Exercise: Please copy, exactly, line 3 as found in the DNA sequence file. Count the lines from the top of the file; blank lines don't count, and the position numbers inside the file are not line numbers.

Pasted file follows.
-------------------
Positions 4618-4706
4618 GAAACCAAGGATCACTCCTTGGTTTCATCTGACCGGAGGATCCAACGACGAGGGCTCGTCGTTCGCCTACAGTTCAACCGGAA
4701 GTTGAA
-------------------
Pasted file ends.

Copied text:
4701 GTTGAA